The trial court had conducted the proceedings in which A3 and A4 were the co accused with A1 and A2 who were adults without the requisite direction from the Director of Public Prosecutions (DPP). This was done contrary to Sec. 108 (1)which provides that the DPP may direct that the case of the adult be separated from that of the child. The idea being that the adult would be tried through the normal criminal justice procedures while the child would be tried through the sui generis procedures in the Act.
 The trial court’s dispensation with the preliminary inquiry phase of the proceedings automatically disadvantaged the two accused from the consequential benefits under Sec 111. In terms of this triple one provisions, the Inquiry Magistrate would, in exercising the powers entrusted upon him therein, have solicited for oral information from the investigating officer, the prosecutor or any other person to determine if there was sufficient evidence for the sustenance of the charge. At the end of the inquiry, he would have been enjoined to consider releasing them with an order for appropriate intervention by the probation officer. At the worst, regard being had to the fact that the offence in question was outside the parameters of schedules I and II,the child accused would, ultimately, be referred for prosecution in a court of competent jurisdiction other than the Children’s Court. There would, however, be endeavors to cause them to genuinely reflect on their offence, accept a responsibility for it and, perhaps, even be amenable to a payment for some reparation to the victim.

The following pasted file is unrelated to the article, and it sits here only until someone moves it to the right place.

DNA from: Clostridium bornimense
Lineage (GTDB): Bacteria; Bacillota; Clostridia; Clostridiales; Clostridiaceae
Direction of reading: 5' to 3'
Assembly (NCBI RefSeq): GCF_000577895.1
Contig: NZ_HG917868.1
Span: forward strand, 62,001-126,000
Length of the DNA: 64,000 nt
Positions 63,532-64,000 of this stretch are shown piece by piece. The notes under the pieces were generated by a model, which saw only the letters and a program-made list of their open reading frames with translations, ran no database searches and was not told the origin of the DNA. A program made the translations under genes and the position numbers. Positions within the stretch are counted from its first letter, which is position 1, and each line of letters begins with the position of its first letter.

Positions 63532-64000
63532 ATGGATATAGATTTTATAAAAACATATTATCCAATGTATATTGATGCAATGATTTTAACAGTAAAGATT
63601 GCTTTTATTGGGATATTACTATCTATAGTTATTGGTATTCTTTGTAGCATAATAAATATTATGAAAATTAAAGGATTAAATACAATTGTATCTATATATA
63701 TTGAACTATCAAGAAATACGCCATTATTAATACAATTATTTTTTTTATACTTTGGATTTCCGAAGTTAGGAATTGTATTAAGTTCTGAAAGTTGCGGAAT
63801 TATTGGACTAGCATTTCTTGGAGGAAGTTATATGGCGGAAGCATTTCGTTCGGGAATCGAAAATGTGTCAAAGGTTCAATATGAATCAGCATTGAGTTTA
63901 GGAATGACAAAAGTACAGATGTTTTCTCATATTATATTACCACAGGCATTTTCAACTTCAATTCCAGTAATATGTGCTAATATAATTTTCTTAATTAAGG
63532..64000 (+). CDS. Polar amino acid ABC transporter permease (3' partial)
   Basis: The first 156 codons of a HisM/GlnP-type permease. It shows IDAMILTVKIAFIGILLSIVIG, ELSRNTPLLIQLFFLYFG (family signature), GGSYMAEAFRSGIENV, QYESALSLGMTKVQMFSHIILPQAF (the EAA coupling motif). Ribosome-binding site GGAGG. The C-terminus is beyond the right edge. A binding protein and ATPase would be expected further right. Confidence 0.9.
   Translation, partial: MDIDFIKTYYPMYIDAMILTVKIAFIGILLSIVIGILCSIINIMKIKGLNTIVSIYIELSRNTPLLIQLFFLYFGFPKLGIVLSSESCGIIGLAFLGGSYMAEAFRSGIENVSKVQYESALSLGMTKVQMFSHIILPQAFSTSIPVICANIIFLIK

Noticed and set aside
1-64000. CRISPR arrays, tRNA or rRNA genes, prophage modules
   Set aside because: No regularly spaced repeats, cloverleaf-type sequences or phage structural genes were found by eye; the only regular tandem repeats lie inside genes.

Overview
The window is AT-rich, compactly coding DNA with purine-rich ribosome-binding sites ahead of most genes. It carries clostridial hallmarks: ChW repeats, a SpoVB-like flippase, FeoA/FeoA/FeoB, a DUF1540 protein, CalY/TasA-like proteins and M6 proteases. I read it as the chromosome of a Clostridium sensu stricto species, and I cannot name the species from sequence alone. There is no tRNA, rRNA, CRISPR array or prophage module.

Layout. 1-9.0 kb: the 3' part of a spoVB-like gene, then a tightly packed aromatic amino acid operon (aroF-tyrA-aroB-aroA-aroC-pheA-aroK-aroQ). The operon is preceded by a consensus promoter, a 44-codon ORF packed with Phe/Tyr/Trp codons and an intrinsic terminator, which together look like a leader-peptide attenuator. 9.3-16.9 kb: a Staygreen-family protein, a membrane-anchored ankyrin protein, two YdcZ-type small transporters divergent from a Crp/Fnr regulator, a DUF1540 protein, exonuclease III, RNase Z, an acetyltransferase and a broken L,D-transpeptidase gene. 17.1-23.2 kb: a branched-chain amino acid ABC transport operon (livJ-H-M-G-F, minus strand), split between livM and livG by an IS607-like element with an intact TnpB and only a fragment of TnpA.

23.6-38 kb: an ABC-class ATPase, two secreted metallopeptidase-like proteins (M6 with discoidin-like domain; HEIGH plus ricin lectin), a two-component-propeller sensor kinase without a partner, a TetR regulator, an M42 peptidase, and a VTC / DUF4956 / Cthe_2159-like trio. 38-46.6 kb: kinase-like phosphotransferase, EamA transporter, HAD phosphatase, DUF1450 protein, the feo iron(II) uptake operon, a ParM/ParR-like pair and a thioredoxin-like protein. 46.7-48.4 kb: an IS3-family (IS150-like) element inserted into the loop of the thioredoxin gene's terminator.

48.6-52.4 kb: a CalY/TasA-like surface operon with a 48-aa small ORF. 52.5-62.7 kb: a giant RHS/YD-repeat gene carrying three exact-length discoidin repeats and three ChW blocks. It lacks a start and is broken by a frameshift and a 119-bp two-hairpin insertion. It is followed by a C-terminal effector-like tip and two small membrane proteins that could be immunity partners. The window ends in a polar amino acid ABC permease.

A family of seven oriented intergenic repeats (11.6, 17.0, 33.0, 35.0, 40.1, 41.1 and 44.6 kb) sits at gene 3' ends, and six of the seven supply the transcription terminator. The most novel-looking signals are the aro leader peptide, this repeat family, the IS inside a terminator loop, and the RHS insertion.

Sentencing wise,the procedural irregularities which bested the proceedings, have prejudiced the procedural rights of A3 and A4 in that the court had disregarded their Sec 154procedural rights. The section presents a catalogue of conditions which should have been considered before the punishment could be imposed upon a child offender. A reference to those conditions would be instrumental to the court in making a further consideration about the appropriateness of postponing or suspending the sentence upon a directive that one or both or several of the specified conditions be fulfilled in a prescribed manner. The centrality of the provided alternatives is to maintain a pursuit for the advancement of the best interest of the child primarily through the exploration of the alternative justice interventions.
 In synopsis terms, the conditions listed under Sec 154 which could be the basis for the postponement or suspension of the sentence are reparation through restoration, restitution, compensation, rehabilitation, correction etc. The child offender – victim reconciliation and the former reintegration into the community at large, featuring as the ultimate objective.